RESULTS
Plasma renin activity and pretreatment blood pressure level consistently contributed to prediction of systolic and diastolic responses to each drug administered as mono- and as add-on therapy. Higher plasma renin activity was consistently associated with greater blood pressure responses to atenolol and lesser responses to hydrochlorothiazide. The predictive effects of plasma renin activity were statistically independent of race, age, and other characteristics.
CONCLUSIONS
Plasma renin activity and pretreatment blood pressure level predict blood pressure responses to atenolol and hydrochlorothiazide administered as mono- and as add-on therapy in men and women ≤65 years of age.
doi:10.1038/ajh.2010.98
PMCID: PMC2941699  PMID: 20725057
antihypertensive drug therapy; blood pressure; hypertension; plasma renin activity; thiazide diuretic; β-blocker
24.  A PPARα Promoter Variant Impairs ERR-Dependent Transactivation and Decreases Mortality after Acute Coronary Ischemia in Patients with Diabetes 
PLoS ONE  2010;5(9):e12584.
Activation of peroxisome proliferator-activated receptor alpha (PPARα) occurs in animal models of diabetes (DM) and is implicated in pathological responses to myocardial ischemia. Using bioinformatics, we identified a single nucleotide polymorphism (SNP) in the PPARα gene promoter (PPARA −54,642 G>A; rs135561) that altered the consensus sequence for a nuclear receptor binding site. Electrophoretic mobility shift assays showed that the domain bound two known PPARA transcriptional activators, estrogen-related receptor (ERR)-α and -γ and that PPARA G bound with greater affinity than PPARA A (>2-fold; P<0.05). Likewise, promoter-reporter analyses showed enhanced transcriptional activity for PPARA G vs. PPARA A for both ERR-α and -γ (3.1 vs.1.9-fold; P<0.05). Since PPARα activation impairs post-ischemic cardiac function in experimental models of DM, we tested whether decreased PPARA transcription in PPARA A carriers favorably impacted outcome after acute coronary ischemia in 705 patients hospitalized with acute coronary syndromes (ACS; 552 Caucasian, 106 African American). PPARA A allele frequencies were similar to non-diseased subjects. However, PPARA genotype correlated with 5-year mortality in diabetic (22.2% AA vs. 18.8% AG vs. 39.5% GG; P = 0.008), but not non-diabetic (P = 0.96) subjects (genotype by diabetes interaction P = 0.008). In the diabetic ACS subjects, PPARA A carriers had strikingly reduced all-cause mortality compared to PPARA G homozygotes, (unadjusted HR 0.44, 95% CI 0.26–0.75; P = 0.003; adjusted HR 0.48, 95% CI 0.27–0.83; P = 0.009). Consistent with previous descriptions of PPARα in experimental models and human disease, we describe a novel PPARA promoter SNP that decreases transcriptional activation of PPARA and protects against mortality in diabetic patients after ACS.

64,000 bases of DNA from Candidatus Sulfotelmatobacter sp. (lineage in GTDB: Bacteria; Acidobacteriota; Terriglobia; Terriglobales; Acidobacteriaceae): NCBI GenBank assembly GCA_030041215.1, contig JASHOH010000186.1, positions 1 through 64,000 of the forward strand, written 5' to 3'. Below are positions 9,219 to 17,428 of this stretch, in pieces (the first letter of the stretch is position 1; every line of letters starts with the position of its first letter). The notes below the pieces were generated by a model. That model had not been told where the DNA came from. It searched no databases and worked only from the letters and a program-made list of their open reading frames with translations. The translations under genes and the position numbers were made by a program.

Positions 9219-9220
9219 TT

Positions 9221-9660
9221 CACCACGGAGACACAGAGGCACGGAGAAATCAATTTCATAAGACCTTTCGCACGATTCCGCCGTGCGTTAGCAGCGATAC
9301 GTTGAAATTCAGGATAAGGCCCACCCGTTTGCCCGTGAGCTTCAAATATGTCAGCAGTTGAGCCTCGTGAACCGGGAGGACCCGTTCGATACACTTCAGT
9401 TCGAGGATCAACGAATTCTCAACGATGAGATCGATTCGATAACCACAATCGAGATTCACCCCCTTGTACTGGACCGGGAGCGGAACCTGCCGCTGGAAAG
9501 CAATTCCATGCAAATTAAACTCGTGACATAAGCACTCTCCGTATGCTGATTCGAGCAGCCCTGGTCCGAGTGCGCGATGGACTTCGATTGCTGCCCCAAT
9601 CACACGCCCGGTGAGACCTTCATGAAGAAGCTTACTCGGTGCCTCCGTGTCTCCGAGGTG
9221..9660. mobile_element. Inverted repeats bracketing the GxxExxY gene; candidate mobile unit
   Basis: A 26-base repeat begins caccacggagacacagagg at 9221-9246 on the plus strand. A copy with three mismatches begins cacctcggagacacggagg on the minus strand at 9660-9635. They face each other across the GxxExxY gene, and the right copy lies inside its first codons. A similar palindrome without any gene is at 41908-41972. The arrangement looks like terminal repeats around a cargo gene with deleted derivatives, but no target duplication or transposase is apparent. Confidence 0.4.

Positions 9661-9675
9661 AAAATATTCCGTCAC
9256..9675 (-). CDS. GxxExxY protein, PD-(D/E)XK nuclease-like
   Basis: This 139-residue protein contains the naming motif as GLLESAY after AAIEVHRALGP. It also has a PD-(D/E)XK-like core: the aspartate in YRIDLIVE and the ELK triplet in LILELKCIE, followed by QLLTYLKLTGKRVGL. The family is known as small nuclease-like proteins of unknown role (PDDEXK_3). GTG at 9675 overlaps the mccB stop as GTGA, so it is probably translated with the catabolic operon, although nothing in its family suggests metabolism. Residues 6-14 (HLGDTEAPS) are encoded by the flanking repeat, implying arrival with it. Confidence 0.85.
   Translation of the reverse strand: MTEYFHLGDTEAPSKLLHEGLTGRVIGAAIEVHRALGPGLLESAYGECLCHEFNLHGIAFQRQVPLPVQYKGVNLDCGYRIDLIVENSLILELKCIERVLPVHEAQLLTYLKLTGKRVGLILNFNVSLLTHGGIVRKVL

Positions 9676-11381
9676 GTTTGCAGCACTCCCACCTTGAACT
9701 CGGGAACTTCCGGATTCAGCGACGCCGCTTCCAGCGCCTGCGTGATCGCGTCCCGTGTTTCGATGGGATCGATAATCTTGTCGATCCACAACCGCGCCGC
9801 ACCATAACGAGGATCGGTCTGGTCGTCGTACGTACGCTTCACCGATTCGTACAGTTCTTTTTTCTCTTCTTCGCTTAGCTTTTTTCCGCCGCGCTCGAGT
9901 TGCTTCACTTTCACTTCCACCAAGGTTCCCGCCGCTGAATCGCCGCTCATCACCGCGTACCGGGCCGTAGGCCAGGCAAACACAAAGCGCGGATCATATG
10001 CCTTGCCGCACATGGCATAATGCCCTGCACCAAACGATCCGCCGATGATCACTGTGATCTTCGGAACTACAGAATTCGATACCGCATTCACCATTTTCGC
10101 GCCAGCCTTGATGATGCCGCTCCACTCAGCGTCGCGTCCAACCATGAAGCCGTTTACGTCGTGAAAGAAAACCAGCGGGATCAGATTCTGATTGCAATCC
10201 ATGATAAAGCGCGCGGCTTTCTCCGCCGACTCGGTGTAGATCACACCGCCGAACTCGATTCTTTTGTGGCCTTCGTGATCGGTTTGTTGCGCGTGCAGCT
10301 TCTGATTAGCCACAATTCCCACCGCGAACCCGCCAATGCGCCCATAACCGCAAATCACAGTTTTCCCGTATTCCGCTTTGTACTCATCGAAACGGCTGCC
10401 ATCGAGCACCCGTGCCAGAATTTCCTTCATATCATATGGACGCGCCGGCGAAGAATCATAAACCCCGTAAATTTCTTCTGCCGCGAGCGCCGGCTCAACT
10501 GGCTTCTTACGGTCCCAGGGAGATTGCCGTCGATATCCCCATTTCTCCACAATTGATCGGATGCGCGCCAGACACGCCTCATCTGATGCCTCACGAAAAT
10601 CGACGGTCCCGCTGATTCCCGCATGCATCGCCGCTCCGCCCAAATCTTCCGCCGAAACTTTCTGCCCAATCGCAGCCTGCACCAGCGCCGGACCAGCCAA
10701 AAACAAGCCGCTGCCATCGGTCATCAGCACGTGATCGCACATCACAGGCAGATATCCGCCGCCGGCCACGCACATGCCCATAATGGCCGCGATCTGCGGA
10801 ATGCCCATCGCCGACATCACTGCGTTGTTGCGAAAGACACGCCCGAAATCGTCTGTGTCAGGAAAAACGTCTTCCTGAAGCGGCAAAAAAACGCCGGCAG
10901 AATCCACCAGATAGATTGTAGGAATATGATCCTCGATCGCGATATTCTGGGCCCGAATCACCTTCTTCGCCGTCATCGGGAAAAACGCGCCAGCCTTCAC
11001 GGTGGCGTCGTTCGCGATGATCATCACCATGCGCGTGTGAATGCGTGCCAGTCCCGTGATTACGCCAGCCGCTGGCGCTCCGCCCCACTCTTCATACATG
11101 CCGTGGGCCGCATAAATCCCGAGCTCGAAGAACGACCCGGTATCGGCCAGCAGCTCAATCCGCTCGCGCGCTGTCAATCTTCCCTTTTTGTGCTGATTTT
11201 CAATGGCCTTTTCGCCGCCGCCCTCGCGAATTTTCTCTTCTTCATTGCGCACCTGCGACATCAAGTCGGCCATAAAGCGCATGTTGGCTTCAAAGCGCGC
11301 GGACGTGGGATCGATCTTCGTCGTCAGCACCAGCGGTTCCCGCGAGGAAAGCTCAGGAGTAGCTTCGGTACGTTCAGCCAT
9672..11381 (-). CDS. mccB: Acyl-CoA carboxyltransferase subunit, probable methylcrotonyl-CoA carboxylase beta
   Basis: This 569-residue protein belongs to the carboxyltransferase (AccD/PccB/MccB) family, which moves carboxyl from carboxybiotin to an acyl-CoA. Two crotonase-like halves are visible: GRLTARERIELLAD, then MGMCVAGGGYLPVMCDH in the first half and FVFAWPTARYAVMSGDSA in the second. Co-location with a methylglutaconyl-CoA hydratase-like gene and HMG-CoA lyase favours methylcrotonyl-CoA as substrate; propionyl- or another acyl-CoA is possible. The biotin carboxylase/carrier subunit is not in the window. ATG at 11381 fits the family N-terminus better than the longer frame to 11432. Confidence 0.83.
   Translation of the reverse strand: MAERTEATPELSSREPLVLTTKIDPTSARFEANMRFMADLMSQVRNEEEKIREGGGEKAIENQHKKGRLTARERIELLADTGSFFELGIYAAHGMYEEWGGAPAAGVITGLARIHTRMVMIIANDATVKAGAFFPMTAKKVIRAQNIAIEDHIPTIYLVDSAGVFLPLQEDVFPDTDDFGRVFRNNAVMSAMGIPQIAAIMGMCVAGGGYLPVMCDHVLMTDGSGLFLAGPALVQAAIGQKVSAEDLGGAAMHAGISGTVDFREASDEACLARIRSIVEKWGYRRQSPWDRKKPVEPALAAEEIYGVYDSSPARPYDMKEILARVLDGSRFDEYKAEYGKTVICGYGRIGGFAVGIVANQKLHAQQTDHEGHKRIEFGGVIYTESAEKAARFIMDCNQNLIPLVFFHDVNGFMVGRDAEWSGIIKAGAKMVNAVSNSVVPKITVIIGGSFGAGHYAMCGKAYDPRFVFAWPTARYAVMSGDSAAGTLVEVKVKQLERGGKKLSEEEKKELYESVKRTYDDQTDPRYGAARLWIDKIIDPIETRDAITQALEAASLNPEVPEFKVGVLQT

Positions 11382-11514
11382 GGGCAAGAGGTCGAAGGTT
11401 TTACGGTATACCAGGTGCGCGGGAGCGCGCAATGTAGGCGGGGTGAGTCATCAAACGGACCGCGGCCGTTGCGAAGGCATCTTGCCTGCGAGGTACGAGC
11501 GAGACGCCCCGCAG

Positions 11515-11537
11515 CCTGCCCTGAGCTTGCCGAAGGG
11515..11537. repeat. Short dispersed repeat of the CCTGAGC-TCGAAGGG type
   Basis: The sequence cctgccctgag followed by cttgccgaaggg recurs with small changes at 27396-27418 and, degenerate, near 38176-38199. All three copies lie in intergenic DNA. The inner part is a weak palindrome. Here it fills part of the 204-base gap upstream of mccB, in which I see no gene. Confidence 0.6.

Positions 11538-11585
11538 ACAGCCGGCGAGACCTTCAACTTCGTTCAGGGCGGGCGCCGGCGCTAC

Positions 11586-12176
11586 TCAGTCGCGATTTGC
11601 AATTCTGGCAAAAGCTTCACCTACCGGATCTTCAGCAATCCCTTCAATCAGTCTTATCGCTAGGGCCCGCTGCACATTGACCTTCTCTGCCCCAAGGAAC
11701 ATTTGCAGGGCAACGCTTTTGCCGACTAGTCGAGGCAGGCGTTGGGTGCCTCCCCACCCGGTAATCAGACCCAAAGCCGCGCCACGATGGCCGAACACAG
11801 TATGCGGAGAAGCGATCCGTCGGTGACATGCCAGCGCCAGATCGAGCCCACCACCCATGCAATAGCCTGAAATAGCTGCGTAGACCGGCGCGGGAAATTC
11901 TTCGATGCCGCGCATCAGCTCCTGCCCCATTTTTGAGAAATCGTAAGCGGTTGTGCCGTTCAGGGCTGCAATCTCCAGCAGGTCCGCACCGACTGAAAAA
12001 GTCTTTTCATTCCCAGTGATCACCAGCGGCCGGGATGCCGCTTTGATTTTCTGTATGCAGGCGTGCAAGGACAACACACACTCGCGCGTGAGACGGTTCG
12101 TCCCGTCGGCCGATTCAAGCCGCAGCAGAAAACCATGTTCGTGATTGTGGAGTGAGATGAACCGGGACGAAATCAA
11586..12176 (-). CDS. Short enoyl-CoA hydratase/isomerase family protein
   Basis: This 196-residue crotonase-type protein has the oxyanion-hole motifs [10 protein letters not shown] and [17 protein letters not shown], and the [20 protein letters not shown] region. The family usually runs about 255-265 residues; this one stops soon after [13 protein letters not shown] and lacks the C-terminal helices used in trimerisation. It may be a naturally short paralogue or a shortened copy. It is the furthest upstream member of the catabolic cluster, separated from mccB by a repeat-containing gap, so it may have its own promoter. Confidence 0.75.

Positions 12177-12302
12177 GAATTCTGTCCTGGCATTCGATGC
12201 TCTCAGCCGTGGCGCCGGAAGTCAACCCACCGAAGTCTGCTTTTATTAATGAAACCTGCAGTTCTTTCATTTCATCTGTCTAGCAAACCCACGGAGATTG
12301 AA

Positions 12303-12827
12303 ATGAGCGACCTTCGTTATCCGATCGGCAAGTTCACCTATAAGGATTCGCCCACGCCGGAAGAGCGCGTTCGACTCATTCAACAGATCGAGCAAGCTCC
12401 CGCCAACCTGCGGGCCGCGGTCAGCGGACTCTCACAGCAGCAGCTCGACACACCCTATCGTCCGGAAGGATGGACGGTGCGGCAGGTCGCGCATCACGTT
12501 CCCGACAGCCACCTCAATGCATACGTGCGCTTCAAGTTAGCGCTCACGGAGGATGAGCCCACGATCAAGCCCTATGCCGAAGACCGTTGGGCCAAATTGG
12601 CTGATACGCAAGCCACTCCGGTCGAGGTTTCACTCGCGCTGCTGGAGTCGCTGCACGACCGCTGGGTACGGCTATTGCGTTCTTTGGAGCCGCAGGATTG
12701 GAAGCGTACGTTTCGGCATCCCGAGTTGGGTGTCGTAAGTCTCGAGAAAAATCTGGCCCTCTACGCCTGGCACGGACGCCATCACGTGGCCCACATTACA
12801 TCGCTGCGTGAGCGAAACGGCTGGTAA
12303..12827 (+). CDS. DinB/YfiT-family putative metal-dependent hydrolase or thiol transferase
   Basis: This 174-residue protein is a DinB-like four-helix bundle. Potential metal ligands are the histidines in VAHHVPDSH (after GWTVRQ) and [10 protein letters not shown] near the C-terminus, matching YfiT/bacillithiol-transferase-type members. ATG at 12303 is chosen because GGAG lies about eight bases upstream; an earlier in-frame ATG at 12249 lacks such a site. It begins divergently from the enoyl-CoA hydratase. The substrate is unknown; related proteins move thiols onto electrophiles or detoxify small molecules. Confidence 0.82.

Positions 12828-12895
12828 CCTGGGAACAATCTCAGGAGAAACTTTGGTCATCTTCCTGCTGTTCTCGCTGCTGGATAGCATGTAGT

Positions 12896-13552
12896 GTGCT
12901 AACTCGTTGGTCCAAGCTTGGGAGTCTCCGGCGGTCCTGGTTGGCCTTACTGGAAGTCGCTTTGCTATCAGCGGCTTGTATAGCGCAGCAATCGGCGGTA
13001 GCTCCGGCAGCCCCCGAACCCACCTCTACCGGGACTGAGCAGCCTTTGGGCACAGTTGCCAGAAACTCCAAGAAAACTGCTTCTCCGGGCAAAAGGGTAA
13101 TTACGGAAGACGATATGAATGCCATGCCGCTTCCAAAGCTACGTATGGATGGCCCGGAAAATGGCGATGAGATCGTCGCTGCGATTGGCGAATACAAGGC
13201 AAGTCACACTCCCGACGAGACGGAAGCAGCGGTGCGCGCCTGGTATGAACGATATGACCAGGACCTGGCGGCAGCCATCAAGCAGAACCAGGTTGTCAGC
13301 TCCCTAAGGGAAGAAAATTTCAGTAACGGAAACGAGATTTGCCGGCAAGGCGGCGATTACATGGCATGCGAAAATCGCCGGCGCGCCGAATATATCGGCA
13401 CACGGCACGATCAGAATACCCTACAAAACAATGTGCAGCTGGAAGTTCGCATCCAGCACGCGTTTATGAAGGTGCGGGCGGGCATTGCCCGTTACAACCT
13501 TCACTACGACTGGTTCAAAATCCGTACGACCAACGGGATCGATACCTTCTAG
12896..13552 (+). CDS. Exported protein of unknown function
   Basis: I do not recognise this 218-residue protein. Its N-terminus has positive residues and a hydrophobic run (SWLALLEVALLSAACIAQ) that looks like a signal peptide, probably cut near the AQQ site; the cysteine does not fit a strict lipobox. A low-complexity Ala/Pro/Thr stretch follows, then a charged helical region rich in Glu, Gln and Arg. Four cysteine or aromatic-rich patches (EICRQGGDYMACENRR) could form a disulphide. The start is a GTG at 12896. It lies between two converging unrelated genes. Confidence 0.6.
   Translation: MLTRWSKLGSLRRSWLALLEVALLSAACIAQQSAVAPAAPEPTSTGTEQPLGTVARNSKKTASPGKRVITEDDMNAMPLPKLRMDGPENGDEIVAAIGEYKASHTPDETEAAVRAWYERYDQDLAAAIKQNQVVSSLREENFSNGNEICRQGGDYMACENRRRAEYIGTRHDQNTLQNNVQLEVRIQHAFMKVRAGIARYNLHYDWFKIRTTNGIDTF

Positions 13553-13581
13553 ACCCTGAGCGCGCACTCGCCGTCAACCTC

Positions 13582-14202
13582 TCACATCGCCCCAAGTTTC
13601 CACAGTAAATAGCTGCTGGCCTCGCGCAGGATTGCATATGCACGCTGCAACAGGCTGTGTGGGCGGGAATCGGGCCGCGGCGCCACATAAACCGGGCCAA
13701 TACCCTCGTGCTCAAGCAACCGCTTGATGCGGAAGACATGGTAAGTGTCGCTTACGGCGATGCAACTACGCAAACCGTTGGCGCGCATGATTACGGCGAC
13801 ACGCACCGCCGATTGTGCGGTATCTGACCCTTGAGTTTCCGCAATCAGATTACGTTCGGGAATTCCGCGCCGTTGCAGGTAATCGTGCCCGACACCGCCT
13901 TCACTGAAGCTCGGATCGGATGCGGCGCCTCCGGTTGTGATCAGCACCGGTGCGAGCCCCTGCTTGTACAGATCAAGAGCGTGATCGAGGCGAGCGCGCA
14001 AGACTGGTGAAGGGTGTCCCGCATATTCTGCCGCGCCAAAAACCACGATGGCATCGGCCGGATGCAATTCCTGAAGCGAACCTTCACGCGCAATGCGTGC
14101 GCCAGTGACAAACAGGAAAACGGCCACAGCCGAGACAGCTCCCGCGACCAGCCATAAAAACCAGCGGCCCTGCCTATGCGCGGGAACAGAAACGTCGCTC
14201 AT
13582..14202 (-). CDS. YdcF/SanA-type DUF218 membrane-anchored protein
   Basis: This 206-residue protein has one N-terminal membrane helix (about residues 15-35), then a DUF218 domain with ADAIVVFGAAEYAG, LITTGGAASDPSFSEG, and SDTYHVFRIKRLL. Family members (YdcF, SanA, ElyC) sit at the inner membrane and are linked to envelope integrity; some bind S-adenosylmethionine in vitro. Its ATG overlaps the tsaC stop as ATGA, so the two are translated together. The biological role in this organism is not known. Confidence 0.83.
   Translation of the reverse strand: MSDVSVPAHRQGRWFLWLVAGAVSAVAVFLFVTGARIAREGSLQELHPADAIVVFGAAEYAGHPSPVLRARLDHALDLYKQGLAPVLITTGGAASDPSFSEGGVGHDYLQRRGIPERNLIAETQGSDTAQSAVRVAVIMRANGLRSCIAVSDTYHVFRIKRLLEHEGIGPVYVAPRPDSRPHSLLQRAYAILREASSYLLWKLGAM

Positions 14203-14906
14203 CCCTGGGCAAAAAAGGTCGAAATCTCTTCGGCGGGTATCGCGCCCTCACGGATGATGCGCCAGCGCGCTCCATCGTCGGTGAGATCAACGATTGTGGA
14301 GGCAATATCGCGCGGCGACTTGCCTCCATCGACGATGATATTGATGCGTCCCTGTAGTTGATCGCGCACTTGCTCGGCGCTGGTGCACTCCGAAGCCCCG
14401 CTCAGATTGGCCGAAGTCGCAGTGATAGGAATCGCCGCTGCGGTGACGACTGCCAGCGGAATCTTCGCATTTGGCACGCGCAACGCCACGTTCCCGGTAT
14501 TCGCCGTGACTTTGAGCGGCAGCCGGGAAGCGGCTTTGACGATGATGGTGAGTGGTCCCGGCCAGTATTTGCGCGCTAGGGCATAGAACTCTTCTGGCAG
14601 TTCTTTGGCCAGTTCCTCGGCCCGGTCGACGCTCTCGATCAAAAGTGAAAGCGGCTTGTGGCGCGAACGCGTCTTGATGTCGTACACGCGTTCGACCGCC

doi:10.1371/journal.pone.0012584
PMCID: PMC2933242  PMID: 20838448
25.  CACNA1C gene polymorphisms, cardiovascular disease outcomes and treatment response 
Background
The gene encoding the target of calcium channel blockers, the α1c-subunit of the L-type calcium channel (CACNA1C) has not been well characterized and only small pharmacogenetic studies testing this gene have been published to date.
Methods and Results
Resequencing of CACNA1C was performed followed by a nested case-control study of the INternational VErapamil SR/trandolapril STudy (INVEST) GENEtic Substudy (INVEST-GENES). Of 46 polymorphisms identified, eight were assessed in the INVEST-GENES. Rs1051375 was found to have a significant interaction with treatment strategy (p=0.0001). Rs1051375 A/A genotype was associated with a 46% reduction in the primary outcome among those randomized to verapamil SR treatment compared to atenolol treatment (OR 0.54 95% CI 0.32-0.92). In heterozygous A/G individuals, there was no difference in the occurrence of the primary outcome when randomized to verapamil SR versus atenolol treatment (OR 1.47 95% CI 0.86-2.53), while homozygous G/G individuals had a greater than 4-fold increased risk of the primary outcome with verapamil treatment compared to those randomized to atenolol treatment (OR 4.59 95% CI 1.67-12.67). We did not identify allelic expression imbalance or differences in mRNA expression in heart tissue by rs1051375 genotype.
Conclusions
Variation in CACNA1C is associated with treatment response among hypertensive patients with stable coronary artery disease. Our data suggest a genetically-defined group of patients that benefit most from calcium channel blocker therapy, a group that benefits most from β-blocker therapy, and a third group in which calcium channel blocker and β-blocker therapy are equivalent.
doi:10.1161/CIRCGENETICS.109.857839
PMCID: PMC2761685  PMID: 20031608
genetics; pharmacology; ion channels; calcium; pharmacogenetics